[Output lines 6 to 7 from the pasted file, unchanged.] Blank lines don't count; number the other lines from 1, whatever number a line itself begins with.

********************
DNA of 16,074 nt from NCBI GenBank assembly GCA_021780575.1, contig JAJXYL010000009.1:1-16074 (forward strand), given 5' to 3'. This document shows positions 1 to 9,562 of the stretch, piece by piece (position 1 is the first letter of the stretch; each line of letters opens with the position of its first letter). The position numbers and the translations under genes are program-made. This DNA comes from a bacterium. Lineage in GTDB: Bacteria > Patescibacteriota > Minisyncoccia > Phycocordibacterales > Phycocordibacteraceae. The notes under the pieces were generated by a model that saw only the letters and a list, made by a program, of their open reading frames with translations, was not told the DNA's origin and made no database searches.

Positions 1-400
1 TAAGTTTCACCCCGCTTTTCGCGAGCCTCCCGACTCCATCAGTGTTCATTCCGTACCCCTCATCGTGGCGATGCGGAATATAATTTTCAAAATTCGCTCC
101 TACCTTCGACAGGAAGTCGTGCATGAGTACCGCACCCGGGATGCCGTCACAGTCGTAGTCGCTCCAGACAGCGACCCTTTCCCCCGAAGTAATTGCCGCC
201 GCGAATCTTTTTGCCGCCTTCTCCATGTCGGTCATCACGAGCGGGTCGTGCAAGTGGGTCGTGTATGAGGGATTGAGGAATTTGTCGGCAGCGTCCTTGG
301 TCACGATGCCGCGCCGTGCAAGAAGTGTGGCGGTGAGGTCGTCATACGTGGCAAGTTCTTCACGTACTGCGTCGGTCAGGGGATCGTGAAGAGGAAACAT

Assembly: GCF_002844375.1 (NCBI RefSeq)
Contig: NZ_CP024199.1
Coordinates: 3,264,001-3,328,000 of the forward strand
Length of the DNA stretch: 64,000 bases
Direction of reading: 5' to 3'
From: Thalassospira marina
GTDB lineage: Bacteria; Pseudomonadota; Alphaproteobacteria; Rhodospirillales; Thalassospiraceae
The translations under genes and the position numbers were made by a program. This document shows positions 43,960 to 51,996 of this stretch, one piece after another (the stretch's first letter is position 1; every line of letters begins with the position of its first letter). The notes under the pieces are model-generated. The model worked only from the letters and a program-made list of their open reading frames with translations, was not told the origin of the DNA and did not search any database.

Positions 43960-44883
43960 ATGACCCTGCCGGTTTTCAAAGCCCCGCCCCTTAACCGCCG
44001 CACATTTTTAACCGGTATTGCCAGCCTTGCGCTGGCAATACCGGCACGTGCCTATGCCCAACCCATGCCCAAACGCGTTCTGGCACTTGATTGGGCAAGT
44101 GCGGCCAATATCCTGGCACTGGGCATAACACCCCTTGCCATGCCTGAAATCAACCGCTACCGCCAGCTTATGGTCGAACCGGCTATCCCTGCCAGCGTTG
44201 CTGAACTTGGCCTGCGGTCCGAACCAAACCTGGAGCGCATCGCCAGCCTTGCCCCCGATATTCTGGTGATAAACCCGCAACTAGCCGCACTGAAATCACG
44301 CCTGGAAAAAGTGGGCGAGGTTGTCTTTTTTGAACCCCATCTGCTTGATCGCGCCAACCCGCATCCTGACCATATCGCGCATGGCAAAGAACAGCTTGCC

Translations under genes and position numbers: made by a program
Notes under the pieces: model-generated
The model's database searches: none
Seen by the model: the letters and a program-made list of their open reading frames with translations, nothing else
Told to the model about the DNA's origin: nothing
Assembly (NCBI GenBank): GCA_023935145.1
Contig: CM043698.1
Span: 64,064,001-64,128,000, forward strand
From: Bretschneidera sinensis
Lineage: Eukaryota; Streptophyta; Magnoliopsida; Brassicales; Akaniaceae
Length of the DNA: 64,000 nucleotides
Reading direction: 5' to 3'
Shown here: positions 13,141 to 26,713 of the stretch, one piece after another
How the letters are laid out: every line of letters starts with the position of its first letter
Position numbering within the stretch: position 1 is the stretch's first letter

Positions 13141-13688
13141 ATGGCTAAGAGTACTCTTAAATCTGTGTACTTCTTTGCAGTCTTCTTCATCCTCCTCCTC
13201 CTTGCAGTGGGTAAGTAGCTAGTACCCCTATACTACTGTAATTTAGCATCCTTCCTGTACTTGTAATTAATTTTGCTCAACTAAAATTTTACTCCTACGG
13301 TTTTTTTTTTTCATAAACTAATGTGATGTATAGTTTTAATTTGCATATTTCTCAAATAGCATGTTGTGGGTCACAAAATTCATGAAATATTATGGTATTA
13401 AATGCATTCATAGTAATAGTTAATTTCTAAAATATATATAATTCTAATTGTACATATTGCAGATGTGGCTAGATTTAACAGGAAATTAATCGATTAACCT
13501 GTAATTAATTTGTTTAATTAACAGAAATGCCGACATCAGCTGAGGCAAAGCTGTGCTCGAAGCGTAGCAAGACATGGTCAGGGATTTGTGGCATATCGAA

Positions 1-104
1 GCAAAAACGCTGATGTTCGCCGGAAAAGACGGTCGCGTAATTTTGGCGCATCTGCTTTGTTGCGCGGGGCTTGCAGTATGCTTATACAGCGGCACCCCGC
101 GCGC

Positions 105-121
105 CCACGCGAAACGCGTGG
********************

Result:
301 TCACGATGCCGCGCCGTGCAAGAAGTGTGGCGGTGAGGTCGTCATACGTGGCAAGTTCTTCACGTACTGCGTCGGTCAGGGGATCGTGAAGAGGAAACAT

Assembly: GCF_002844375.1 (NCBI RefSeq)